Today’s post will continue the discussion of how you begin working with different kinds of horses in the round pen. In my last post, we looked at how to start the process with a “Pressure” horse, meaning a horse that is easily worried by pressures of various kinds. Now we’ll take a look at the “Mind” horse, which is the type of horse that has strongly focused thoughts and feels the need to keep track of whatever is going on around them.

The “Mind” horse    

When the horse’s mind is strongly focused on something outside the pen, your first goal is to call the mind back into the pen. Here, my student tries slapping her thigh to see if that is enough to get this colt’s attention, but if it isn’t, she will shake her flag, playing with the intensity of pressure until she succeeds in getting a change.

Sometimes, we turn a horse loose in the round pen and find that they are not so much scared of pressure, but their mind is strongly attentive to things outside the pen. Maybe their buddy is back in the barn, or a truck is bouncing up the road, or some dogs are playing a little ways off. Whatever the “draw” is on the horse’s mind, this is not the time to focus on the horse’s body or on trying to make the horse move. Before you can do any of that effectively, the horse’s mind must come into the pen so a conversation can be had.

The steps you want to take here are similar to the first scenario with the Pressure horse (see my last blog post), but with a different priority. You will still be concentrating on changing the thought, but your use of pressure will be tied to what the horse is focusing on. With the Pressure scared horse, you were looking for the moment they connected with you so that you could enable them to control what they were scared of. With the Mind horse, you are looking for their focus to change to help them understand that they have the ability to control pressure by staying mentally present. A horse will persistently follow what they are focused on, so the idea is to get them to focus on you. One way you can work on this when the horse’s thought is elsewhere is to stand a little distance away from the horse, opposite to whatever the horse’s mind is locked on to, then create a pressure that is enough to interrupt their thought and get them to focus on you. As soon as they do, release the pressure to reward the horse for changing their thought. If they are a the type to enjoy praise and a stroke or scratch, that can be a nice reward as well.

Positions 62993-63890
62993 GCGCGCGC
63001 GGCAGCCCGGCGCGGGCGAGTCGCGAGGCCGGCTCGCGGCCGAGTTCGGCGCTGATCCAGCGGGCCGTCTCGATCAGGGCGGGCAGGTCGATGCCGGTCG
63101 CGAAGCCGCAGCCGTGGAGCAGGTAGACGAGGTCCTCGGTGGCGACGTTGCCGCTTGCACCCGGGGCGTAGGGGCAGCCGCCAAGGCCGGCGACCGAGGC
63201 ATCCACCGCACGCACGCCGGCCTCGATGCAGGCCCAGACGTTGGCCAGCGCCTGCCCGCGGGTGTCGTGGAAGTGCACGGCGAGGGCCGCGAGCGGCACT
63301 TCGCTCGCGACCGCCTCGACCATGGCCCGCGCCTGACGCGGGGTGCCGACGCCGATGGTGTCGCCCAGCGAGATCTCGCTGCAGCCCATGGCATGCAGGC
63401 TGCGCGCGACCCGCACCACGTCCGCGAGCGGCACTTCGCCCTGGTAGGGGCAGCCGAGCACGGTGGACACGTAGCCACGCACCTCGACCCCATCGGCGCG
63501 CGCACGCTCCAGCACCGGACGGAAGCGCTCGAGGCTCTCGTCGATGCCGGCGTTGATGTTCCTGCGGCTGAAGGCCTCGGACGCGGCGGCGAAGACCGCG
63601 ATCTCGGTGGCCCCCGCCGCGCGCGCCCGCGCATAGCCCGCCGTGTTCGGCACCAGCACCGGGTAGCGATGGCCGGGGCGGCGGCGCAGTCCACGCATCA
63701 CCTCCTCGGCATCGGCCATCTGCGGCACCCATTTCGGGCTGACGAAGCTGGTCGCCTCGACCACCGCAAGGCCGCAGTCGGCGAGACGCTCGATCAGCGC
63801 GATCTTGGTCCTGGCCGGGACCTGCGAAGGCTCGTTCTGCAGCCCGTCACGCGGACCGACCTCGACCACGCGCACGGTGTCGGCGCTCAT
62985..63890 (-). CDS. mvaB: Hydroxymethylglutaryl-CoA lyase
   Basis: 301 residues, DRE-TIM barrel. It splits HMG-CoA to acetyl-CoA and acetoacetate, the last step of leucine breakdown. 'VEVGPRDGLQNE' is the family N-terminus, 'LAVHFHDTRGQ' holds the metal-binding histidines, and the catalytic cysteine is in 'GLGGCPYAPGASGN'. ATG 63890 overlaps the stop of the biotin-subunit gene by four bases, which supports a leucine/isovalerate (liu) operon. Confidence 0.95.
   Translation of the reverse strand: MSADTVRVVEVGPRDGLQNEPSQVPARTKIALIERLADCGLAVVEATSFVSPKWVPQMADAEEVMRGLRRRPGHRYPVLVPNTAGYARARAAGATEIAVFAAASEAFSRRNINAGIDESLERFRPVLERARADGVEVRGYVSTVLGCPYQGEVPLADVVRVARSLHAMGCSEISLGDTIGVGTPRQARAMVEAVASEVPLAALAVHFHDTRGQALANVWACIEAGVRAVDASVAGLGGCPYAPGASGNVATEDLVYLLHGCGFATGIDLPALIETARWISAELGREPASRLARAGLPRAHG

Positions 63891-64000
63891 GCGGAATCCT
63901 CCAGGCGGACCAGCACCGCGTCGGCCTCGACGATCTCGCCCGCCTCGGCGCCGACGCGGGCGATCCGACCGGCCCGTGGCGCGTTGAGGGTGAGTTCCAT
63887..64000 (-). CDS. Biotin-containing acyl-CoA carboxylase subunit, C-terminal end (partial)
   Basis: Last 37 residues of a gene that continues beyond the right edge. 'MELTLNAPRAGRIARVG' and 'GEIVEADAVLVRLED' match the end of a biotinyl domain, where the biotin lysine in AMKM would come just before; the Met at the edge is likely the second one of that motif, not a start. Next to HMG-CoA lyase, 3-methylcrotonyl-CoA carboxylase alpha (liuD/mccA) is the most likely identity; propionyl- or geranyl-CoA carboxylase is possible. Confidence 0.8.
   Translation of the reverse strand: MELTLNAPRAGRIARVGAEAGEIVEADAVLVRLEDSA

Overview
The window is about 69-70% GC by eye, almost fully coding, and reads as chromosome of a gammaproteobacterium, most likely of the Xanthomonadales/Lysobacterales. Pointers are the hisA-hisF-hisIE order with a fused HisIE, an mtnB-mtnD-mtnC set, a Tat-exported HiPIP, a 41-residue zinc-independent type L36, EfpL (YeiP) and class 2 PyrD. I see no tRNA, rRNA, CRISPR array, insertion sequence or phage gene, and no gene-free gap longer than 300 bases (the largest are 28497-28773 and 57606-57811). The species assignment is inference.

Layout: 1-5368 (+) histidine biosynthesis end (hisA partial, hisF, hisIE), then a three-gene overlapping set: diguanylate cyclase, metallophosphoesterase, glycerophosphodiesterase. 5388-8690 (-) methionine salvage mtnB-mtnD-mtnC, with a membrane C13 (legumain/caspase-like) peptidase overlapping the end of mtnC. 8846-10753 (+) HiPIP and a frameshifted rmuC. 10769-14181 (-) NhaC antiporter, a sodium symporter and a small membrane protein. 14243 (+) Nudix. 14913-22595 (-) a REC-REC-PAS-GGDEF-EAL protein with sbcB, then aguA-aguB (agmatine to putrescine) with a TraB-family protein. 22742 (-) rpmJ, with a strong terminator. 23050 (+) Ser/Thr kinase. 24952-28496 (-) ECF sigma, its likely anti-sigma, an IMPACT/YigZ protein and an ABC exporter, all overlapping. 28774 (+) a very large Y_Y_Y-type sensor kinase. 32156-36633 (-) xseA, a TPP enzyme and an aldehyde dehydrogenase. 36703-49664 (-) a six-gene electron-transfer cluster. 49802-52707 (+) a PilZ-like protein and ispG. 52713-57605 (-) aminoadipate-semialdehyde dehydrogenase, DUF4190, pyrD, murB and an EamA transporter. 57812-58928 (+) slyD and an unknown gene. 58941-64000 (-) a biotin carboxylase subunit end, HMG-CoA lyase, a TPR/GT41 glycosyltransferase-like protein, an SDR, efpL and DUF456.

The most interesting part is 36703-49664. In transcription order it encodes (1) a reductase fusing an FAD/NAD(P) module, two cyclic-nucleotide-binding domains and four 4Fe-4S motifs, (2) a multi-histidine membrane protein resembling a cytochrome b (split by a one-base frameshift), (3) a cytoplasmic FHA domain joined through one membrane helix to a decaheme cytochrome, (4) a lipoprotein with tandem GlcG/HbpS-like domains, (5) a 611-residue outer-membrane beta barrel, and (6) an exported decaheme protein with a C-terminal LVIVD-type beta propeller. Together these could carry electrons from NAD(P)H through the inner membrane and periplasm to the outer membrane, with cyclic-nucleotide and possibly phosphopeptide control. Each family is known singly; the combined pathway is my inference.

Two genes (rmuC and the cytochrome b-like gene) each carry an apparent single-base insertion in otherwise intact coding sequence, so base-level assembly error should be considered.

Mind-predominant horses usually won’t fear the pressure you use and will respond to it if you use it judiciously. This means that you never want to use more pressure than is necessary, but the intensity of your pressure has to match or possibly be just a hair stronger than their desire to stay focused on whatever is pulling their mind away. However, if you use too much pressure, ask too often, or “nag” without actually getting a change of thought, the horse will begin ignoring you and will become dull to your pressure. That means you don’t want to nit-pic at every little outside thought, but gradually work to show the horse that bringing its mind to you is a good thing. It is also very important to remember that you are not punishing the horse for thinking away from you, and you are not demanding that they think towards you. You are simply creating a scenario where the world has a more peaceful, inviting feel when they are with you, so be mindful of your energy, which must create and reflect this calm, positive thought.

Click HERE to watch a video of me working with a Mind horse in the round pen.

In my next post, I will talk about how you begin working with a “Space” horse in the round pen.  Meanwhile, if you would like to learn more about working with different kinds of horses in a Relational way, visit us at